On the Unregistered Podcast with Thaddeus Russell
I had the supreme honor and pleasure of talking with a brother from another mother, Thaddeus Russell who wrote this book.
This book is a sheer joy for me as it gives these sharp, smart, hilariously surprising and refreshing interpretations of American history. His book grew out of frustration with both the Great Men of History — presidents, wars, corporations— and it's so called improvement, the Great People of History — civil rights leaders, important women, productive African-Americans. For Russell, both models focus on people who want power and ascribe to disconcertingly similar forms of good behavior, good citizenship, good workers (eeesh!). And hence neither talk about pleasures — sex, booze, music, leisure — or more involved understandings of freedom.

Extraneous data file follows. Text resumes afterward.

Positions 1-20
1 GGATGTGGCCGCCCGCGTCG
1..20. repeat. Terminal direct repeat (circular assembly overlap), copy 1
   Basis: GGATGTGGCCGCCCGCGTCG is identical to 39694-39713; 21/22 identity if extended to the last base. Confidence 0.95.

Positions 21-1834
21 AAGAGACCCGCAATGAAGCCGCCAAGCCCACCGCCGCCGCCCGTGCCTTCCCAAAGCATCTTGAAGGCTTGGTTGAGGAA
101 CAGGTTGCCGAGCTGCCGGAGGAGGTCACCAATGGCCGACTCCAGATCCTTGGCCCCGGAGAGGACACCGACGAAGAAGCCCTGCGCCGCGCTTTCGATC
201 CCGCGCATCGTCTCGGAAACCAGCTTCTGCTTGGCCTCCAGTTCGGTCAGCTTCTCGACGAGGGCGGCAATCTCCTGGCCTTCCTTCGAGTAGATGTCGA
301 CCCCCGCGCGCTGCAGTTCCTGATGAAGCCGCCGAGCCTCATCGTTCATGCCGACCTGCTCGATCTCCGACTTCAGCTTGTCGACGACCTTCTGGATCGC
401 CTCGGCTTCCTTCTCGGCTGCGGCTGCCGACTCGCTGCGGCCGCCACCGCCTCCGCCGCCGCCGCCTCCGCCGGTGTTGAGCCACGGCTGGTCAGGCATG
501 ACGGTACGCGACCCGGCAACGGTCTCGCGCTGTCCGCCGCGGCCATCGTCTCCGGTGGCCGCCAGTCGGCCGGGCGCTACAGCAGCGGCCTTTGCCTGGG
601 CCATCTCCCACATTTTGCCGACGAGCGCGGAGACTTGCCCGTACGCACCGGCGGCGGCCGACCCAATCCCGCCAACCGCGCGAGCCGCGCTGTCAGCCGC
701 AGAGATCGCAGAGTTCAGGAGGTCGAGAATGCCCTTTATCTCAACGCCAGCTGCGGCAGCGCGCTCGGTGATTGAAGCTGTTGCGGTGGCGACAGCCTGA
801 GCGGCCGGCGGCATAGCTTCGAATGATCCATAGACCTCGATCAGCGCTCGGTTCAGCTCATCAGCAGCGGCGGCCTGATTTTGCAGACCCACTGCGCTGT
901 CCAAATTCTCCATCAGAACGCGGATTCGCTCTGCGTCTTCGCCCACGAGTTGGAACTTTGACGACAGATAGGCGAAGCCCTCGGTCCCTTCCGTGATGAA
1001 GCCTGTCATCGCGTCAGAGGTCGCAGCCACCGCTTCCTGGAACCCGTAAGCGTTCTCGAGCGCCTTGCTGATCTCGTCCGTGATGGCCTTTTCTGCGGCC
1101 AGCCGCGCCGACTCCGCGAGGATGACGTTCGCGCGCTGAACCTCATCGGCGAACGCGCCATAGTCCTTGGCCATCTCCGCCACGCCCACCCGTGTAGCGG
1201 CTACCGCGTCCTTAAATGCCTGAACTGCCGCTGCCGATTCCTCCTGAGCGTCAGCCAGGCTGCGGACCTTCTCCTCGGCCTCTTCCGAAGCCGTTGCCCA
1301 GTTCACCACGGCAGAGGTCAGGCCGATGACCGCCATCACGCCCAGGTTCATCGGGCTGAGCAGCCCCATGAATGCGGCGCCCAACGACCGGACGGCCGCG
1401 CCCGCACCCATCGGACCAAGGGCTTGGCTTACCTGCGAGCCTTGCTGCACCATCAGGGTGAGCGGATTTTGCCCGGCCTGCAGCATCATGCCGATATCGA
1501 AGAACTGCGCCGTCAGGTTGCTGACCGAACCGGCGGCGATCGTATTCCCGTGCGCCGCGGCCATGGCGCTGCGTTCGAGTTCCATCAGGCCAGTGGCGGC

This is what interests him: freedom and pleasure. So Russell looks and focuses elsewhere — to the pleasures of sex and booze and jazz and so to prostitutes, slackers, drunkards, and gangsters. And finds that it's these people who have, for the most part, defined and created the American freedoms we cherish such as having sex (other than in marriage) and weekends off from work.
That's all I'll say for now. I highly recommend it for the supreme and all too rare pleasure of reading someone who's lit up and talking about things you think you know but in such a fresh, generous, and surprising way.
And if you read his story about his run-in with academia, you'll begin to understand my excitement over crossing paths with him.
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